Who has welfare in mind?

RSPCA has been clear in its response - it wants to be on the farmers’ side.

THE impact of animal activist groups is destructive to the cause of animal welfare.

During the past few weeks this has been reinforced by the decision of the People for the Ethical Treatment of Animals (PETA) to withhold damning evidence of cruelty.

For the RSPCA to attack both PETA and Animals Australia for the two groups’ patterns of behaviour is a telling sign of just how off the mark these activists have become.

RSPCA NSW chief executive officer Steve Coleman’s point that “what the RSPCA stands for has absolutely been muddied by the efforts of other organisations that have a different agenda” also has important implications for last week’s decision made by NSW Farmers to remove the welfare organisation’s policing powers.

It is disappointing NSW Farmers, in its expression of dissatisfaction with the RSPCA, hasn’t put forward concrete examples to back its concerns about the organisation.

However, this highlights Mr Coleman’s point that the line between welfare and animal rights has been blurred to the detriment of positive welfare outcomes.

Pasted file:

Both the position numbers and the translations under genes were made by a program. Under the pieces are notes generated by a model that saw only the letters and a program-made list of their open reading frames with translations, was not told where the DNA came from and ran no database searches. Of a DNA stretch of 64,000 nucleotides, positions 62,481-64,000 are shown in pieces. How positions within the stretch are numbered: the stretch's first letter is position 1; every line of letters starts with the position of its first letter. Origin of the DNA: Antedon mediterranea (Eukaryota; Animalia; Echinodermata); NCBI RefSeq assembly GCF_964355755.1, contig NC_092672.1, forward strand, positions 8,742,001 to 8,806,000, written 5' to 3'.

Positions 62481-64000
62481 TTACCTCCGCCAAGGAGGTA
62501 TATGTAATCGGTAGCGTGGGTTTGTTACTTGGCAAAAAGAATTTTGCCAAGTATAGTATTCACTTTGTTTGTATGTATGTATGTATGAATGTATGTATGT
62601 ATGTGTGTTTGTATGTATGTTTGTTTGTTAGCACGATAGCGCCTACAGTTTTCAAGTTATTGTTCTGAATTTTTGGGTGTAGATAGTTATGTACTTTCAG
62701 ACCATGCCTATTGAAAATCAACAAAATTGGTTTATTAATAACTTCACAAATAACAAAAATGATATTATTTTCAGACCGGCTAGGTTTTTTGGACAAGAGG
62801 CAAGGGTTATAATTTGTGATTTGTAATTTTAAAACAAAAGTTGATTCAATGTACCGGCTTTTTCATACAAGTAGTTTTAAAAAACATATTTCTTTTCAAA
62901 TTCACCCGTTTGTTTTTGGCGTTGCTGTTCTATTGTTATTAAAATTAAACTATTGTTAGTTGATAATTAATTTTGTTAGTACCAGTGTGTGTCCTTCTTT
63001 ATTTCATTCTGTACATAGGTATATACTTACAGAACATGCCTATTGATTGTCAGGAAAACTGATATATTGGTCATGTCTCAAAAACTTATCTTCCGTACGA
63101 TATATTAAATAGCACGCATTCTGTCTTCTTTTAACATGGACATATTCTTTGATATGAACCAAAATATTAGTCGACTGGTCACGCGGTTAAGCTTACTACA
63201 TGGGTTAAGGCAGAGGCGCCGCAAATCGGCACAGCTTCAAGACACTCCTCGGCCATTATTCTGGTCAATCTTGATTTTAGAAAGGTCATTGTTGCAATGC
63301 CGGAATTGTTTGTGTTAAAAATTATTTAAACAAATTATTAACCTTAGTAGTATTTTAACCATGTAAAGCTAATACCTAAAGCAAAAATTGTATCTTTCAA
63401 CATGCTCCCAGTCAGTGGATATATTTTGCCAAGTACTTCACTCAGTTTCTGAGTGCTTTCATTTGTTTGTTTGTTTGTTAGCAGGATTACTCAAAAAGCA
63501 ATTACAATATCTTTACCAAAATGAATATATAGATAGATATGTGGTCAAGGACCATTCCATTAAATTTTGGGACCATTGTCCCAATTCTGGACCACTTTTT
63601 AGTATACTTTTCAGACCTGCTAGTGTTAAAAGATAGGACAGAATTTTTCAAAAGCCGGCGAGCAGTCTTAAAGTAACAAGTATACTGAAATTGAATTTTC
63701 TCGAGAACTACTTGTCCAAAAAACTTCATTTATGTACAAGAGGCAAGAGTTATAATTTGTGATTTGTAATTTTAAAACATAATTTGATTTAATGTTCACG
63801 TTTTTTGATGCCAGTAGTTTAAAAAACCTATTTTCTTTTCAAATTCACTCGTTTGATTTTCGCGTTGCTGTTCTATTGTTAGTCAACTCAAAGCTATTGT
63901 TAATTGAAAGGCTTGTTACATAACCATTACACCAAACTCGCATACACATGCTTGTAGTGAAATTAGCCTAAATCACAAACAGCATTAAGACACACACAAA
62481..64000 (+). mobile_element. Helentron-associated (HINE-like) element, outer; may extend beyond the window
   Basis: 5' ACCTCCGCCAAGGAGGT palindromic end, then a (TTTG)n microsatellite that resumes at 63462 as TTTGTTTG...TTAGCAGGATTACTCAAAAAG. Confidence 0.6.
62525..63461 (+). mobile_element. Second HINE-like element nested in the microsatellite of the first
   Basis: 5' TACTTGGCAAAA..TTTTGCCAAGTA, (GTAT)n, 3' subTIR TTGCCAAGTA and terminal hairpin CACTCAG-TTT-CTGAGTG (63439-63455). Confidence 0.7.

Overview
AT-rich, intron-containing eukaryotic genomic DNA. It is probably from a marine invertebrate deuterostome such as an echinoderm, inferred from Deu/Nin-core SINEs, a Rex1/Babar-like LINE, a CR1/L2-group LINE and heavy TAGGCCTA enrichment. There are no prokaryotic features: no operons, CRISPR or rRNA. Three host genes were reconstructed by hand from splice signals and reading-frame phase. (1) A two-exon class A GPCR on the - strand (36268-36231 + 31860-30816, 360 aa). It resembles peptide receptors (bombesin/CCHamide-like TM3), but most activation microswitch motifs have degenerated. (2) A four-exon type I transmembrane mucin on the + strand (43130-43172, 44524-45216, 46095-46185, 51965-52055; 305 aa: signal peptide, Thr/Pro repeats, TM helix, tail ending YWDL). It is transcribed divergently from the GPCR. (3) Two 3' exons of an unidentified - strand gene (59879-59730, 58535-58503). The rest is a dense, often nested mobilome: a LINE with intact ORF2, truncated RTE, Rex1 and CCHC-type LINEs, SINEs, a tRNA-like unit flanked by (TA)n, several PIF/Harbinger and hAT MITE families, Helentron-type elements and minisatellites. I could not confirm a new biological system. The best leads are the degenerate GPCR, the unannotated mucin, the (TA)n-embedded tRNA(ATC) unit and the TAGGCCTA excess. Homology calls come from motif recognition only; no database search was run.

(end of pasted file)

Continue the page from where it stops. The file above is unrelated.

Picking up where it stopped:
During last week’s conference NSW Farmers’ member James Jackson said the association’s stance would send a message to the RSPCA that it needed to lift its game and look at welfare in a holistic sense.

It has certainly sent a message, but perhaps not the same message delegates were expecting to get through.

Instead it has highlighted who’s on which side of the fence.

RSPCA has been clear in its response - it wants to be on the farmers’ side.

The definition of welfare does overlap with the definition of animal rights in the area of animals being free from abuse, and livestock producers would also support that notion.

However, to expect people to not use animals for food is not on the RSPCA’s agenda and while the RSPCA is a lobby group, it’s not lobbying at the expense of any animal’s wellbeing, unlike these activist groups which have exploited suffering animals for their own political purpose.

Farmers have a good history with the RSPCA and even if the two groups don’t see eye-to-eye on everything, it would be a waste for farmers to walk away from this relationship, particularly when the risk of extremist groups filling the void is a real threat.

Andrew Norris

Andrew Norris

is the editor of The Land
A matter of opinionA selection of editorials from around the Fairfax Agricultural Media group covering the issues of the week.


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